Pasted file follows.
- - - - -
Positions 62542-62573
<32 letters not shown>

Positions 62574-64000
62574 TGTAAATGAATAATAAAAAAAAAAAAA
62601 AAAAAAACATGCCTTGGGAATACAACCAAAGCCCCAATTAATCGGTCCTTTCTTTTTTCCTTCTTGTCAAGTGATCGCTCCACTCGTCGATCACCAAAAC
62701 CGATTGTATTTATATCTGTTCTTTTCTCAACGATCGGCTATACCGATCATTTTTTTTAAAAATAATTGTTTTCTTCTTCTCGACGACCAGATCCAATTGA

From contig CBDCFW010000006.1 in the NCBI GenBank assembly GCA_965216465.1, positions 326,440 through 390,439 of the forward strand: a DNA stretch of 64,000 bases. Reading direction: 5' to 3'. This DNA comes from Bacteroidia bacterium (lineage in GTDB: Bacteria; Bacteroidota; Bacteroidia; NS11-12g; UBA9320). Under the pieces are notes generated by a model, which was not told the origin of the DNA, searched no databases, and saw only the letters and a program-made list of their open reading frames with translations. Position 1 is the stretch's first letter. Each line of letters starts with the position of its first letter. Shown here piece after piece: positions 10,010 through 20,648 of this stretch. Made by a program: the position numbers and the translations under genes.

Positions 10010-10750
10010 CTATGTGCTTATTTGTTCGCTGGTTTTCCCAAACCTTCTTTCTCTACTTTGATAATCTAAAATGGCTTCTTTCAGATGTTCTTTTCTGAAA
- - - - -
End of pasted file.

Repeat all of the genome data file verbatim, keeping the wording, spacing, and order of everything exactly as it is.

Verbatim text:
Positions 62542-62573
<32 letters not shown>

Positions 62574-64000
62574 TGTAAATGAATAATAAAAAAAAAAAAA
62601 AAAAAAACATGCCTTGGGAATACAACCAAAGCCCCAATTAATCGGTCCTTTCTTTTTTCCTTCTTGTCAAGTGATCGCTCCACTCGTCGATCACCAAAAC
62701 CGATTGTATTTATATCTGTTCTTTTCTCAACGATCGGCTATACCGATCATTTTTTTTAAAAATAATTGTTTTCTTCTTCTCGACGACCAGATCCAATTGA

From contig CBDCFW010000006.1 in the NCBI GenBank assembly GCA_965216465.1, positions 326,440 through 390,439 of the forward strand: a DNA stretch of 64,000 bases. Reading direction: 5' to 3'. This DNA comes from Bacteroidia bacterium (lineage in GTDB: Bacteria; Bacteroidota; Bacteroidia; NS11-12g; UBA9320). Under the pieces are notes generated by a model, which was not told the origin of the DNA, searched no databases, and saw only the letters and a program-made list of their open reading frames with translations. Position 1 is the stretch's first letter. Each line of letters starts with the position of its first letter. Shown here piece after piece: positions 10,010 through 20,648 of this stretch. Made by a program: the position numbers and the translations under genes.

Positions 10010-10750
10010 CTATGTGCTTATTTGTTCGCTGGTTTTCCCAAACCTTCTTTCTCTACTTTGATAATCTAAAATGGCTTCTTTCAGATGTTCTTTTCTGAAA